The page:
Well, all right, who are those guys? Not the ones who have been chasing Jim Kiick and Larry Csonka all season. Not Bob Griese. Everybody knows Bob, the quarterback who chills you to death with brains and an occasional mile-long pass to Paul Warfield. Not Warfield, either. Everybody knows Paul, the third star in Brother Griese's Sensational Miami Dolphin Traveling Offensive Show: Butch (Kiick) Cassidy and The Sundance Kid (Csonka), and Bojangles. Warfield is the one who never touches the ground, who dances around out there and, eventually, looks to heaven and pulls down a Griese touchdown pass behind those poor fools on the other team who think they can cover him forever.
No, what we want to know here is, who is Bob Heinz and what is he doing sitting on Johnny Unitas' chest? And who is Jim Riley and what is he doing clawing at Johnny Unitas' jersey? And who is Jake Scott, and what is he doing breaking into Johnny Unitas' pattern and making off with a pass? With a broken hand, yet. And who is Dick Anderson, and what gave him the idea he could run an interception of a Unitas pass back 62 yards through a field littered with Baltimore Colts to a touchdown?
And who are Mike Kolen and Tim Foley and Manny Fernandez and Curtis Johnson, and...ah, but you've guessed by now, haven't you? Why, of course. They are the names under "Miami defense" in the game program. "The No-Names," says Bill Arnsparger, who coaches them for Don Shula, the Head Dolphin. The elastic-band defense. The one that bends but never—well, seldom—snaps. The one that always gives you enough rope to hang yourself, and then doesn't get any credit for the execution. Arnsparger has a mot for that. "You can accomplish a lot if you don't worry about who gets the credit," he says.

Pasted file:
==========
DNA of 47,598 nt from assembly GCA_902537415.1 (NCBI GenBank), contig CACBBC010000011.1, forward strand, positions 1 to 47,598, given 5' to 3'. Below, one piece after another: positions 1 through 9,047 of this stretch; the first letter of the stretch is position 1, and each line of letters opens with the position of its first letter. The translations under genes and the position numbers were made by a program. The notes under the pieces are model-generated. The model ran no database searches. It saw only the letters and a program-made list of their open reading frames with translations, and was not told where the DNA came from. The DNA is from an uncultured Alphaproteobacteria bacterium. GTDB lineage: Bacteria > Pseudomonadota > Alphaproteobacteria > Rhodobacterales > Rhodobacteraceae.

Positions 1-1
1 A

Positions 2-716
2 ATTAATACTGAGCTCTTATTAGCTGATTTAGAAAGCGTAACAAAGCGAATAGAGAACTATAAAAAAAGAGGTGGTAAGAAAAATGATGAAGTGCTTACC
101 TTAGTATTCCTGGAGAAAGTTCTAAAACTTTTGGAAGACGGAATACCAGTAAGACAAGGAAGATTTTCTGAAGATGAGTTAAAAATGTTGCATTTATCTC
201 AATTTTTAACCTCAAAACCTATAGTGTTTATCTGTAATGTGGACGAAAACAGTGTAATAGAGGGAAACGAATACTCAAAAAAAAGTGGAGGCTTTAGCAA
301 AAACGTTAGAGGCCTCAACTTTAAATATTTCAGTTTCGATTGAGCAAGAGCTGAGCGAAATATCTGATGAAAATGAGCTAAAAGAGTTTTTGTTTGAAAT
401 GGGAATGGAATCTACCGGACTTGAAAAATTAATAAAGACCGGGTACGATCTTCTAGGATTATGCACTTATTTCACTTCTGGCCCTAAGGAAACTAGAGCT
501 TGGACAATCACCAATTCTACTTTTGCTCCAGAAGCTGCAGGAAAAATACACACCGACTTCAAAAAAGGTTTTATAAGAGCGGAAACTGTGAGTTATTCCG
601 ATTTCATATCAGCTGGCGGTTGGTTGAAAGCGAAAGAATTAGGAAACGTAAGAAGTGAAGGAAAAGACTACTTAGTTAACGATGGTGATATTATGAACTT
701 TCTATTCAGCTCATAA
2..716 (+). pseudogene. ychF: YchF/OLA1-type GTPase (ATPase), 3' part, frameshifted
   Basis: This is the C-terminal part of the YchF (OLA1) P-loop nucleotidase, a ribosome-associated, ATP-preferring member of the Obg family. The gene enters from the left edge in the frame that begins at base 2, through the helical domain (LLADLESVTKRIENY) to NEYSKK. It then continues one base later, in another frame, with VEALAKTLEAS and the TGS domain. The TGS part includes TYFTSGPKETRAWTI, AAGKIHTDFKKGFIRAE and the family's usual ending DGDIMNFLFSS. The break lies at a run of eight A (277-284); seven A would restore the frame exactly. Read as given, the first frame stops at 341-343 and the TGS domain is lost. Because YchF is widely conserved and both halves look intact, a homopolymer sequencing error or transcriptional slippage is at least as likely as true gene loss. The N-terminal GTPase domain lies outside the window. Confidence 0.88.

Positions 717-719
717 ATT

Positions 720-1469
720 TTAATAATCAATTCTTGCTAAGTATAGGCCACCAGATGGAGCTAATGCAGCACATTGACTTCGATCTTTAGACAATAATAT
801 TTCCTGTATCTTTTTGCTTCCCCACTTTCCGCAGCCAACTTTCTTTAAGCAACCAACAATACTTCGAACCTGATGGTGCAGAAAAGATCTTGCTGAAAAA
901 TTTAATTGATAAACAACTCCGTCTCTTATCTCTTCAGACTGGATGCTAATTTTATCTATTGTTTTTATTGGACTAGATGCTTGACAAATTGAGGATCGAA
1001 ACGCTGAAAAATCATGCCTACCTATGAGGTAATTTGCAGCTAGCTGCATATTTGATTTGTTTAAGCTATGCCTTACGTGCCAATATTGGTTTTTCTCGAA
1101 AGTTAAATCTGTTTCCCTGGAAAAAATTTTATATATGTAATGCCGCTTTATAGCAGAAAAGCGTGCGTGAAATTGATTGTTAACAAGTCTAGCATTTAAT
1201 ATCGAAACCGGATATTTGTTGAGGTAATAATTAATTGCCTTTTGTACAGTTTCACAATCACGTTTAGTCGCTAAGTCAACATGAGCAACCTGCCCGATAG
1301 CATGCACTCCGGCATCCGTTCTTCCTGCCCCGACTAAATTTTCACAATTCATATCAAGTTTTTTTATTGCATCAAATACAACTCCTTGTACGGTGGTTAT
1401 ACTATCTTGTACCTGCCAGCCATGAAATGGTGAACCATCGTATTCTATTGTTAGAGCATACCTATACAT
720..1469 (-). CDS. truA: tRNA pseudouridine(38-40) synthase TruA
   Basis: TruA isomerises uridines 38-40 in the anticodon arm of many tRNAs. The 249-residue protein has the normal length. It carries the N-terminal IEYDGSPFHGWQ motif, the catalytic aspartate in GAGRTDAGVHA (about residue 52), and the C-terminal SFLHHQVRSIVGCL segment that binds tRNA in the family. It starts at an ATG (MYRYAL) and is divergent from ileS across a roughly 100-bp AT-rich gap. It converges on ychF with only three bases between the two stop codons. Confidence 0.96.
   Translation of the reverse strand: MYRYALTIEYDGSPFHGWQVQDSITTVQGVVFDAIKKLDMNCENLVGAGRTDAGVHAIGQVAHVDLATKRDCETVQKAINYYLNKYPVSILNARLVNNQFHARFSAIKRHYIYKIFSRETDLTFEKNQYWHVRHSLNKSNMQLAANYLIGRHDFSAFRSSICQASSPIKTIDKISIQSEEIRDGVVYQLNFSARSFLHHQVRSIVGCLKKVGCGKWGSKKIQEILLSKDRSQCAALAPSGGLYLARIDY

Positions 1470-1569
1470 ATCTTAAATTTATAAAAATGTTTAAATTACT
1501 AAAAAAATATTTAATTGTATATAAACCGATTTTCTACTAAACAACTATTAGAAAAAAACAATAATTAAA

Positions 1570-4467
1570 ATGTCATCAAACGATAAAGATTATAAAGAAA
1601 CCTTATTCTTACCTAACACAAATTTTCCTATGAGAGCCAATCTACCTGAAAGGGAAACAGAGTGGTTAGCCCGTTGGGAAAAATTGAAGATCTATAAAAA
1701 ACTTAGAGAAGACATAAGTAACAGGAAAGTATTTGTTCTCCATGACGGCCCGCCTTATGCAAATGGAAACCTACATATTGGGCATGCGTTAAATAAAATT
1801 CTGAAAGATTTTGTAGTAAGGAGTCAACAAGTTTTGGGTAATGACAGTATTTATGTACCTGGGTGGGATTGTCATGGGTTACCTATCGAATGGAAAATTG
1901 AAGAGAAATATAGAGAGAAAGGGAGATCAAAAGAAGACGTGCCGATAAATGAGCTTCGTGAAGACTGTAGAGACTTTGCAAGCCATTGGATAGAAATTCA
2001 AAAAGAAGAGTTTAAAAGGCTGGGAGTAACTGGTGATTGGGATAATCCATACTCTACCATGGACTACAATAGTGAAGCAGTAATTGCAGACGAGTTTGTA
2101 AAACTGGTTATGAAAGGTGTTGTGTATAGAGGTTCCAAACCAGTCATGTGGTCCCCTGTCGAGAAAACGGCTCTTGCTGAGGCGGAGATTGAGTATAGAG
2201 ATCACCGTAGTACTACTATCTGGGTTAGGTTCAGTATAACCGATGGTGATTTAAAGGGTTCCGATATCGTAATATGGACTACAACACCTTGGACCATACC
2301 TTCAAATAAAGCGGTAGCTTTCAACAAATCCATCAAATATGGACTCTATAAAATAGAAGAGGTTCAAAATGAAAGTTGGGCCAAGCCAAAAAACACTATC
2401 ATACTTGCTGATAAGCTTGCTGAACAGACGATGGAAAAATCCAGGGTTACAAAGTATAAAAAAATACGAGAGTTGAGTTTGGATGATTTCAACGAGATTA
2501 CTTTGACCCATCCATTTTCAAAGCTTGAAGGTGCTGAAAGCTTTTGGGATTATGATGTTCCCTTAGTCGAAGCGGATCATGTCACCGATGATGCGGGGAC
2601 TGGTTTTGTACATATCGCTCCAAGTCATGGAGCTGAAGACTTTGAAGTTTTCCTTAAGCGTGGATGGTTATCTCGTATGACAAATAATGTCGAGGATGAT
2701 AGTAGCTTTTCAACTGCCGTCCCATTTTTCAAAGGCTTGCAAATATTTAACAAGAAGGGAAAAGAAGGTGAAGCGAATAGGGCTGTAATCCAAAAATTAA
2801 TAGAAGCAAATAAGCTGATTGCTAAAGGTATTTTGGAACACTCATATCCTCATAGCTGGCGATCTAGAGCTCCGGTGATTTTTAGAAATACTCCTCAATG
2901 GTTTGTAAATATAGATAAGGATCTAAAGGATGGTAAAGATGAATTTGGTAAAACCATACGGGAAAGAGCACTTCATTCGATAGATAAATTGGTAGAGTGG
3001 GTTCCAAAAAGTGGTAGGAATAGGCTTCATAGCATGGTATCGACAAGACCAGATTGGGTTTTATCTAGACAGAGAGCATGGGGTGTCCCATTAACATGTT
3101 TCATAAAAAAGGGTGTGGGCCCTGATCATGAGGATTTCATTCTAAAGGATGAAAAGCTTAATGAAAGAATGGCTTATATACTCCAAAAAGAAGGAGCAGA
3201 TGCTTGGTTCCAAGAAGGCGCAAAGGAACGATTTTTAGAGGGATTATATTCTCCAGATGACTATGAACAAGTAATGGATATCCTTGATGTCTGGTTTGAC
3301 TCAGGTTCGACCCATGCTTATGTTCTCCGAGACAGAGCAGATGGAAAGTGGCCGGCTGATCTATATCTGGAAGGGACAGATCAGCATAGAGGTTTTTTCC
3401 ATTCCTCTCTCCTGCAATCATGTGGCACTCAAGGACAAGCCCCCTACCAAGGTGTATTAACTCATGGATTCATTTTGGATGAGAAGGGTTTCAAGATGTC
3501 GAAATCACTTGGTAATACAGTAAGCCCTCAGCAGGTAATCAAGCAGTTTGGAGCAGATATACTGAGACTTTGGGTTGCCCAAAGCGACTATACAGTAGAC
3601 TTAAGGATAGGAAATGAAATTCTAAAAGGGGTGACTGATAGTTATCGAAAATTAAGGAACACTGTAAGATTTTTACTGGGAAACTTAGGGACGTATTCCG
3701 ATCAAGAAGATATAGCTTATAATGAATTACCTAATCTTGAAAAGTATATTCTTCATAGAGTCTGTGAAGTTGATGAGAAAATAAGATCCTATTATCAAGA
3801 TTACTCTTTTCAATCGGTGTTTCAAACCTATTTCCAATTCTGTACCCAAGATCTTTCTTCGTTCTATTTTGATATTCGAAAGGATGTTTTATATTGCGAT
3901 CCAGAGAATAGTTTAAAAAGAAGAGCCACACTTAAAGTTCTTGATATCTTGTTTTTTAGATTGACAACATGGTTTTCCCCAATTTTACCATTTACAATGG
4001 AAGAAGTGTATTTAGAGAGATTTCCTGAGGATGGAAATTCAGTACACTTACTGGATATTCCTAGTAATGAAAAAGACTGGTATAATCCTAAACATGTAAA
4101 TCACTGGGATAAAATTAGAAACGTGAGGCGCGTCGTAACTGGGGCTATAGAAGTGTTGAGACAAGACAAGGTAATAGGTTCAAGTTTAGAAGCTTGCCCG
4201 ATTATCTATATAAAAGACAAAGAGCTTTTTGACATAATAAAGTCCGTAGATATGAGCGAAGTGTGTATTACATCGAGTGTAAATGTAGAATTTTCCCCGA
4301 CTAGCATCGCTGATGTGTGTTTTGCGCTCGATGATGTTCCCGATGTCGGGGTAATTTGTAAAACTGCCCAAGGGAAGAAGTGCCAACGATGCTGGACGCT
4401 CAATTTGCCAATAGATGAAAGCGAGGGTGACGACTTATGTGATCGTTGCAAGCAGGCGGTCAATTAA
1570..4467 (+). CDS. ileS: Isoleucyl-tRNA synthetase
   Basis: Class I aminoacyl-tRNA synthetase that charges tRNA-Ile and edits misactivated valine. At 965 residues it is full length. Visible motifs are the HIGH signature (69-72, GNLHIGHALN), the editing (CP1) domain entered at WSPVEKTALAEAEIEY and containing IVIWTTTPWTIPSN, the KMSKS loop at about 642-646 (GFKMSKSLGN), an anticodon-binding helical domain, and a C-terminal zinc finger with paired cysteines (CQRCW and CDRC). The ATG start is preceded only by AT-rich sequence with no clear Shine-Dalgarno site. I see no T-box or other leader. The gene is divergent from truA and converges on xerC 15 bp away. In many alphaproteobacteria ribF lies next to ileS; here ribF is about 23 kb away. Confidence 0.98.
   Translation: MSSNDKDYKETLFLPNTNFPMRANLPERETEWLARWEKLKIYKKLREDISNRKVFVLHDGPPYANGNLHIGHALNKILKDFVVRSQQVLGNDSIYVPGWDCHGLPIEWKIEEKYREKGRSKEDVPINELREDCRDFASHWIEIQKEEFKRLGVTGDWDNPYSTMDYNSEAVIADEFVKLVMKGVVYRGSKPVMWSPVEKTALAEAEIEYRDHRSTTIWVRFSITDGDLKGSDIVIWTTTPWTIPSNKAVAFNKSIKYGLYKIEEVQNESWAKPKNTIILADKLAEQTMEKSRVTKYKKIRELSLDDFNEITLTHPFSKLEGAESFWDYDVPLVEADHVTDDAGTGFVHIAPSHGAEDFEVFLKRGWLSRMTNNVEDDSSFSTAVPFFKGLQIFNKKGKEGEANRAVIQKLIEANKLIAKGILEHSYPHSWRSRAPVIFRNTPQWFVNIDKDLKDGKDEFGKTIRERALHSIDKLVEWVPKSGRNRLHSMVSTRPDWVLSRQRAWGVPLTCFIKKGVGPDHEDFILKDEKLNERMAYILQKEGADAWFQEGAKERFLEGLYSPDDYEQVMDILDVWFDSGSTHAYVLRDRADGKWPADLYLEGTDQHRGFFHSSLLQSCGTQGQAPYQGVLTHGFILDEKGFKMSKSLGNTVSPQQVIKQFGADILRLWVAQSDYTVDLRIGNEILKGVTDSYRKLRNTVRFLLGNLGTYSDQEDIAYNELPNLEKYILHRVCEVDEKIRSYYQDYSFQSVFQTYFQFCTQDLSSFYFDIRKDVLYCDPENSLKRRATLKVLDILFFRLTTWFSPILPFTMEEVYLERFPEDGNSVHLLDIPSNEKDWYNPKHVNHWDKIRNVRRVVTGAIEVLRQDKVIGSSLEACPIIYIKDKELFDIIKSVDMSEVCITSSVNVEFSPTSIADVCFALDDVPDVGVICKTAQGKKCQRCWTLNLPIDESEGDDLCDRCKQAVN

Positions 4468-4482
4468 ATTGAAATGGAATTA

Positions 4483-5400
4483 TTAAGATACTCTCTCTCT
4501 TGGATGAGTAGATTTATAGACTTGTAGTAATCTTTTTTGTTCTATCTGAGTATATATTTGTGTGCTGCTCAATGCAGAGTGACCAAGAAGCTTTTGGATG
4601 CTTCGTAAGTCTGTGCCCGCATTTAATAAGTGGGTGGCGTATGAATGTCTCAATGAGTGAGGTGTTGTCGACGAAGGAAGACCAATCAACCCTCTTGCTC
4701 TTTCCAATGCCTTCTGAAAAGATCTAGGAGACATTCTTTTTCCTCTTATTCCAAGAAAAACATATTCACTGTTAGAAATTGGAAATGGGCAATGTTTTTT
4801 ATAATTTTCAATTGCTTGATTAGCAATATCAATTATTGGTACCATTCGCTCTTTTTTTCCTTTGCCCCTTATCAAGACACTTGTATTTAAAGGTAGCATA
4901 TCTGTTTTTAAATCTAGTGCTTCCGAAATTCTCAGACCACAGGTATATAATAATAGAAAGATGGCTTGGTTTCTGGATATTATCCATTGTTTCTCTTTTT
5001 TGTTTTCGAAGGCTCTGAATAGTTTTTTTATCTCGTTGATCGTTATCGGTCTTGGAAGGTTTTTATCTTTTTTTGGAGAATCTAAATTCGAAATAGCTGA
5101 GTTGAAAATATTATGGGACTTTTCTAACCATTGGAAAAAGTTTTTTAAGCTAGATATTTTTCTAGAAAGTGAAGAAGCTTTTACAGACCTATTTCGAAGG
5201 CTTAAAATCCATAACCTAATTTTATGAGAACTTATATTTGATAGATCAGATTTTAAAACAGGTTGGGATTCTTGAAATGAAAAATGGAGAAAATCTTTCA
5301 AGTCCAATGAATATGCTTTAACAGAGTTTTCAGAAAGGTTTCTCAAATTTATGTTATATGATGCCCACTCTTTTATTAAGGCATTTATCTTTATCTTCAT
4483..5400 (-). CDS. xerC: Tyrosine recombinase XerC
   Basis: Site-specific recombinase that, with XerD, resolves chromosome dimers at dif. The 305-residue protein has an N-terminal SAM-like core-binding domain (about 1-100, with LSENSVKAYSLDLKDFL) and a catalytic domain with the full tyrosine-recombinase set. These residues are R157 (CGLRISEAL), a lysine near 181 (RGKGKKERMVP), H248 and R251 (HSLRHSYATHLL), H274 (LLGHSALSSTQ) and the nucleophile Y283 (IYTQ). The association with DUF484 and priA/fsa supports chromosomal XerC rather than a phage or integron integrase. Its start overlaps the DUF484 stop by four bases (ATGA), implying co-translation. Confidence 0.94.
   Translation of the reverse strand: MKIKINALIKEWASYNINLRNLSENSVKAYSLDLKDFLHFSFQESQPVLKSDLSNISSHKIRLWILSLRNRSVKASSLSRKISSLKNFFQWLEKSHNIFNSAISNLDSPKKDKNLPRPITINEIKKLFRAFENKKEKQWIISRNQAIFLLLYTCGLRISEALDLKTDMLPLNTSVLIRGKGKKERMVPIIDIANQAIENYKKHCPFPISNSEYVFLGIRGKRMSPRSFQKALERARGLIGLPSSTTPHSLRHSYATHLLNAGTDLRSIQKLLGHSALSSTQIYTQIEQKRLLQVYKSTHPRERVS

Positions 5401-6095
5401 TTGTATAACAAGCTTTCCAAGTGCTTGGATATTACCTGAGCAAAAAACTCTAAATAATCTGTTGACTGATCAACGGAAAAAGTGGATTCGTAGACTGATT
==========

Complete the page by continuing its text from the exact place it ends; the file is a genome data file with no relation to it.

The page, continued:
Shula, of course, knows the names, and knows all about credit. Somebody asked him in the days preceding this last fateful showdown—American Conference championship, Super Bowl trip to New Orleans, toughest team on the block—if he would not be willing to concede the 14 points Baltimore got on the Miami defense each of the first two times the teams met during the regular season. Shula's expression hardened briefly into what he calls his "dull sideline look." "I don't think," he said quietly, "that this defense would concede two touchdowns to anybody."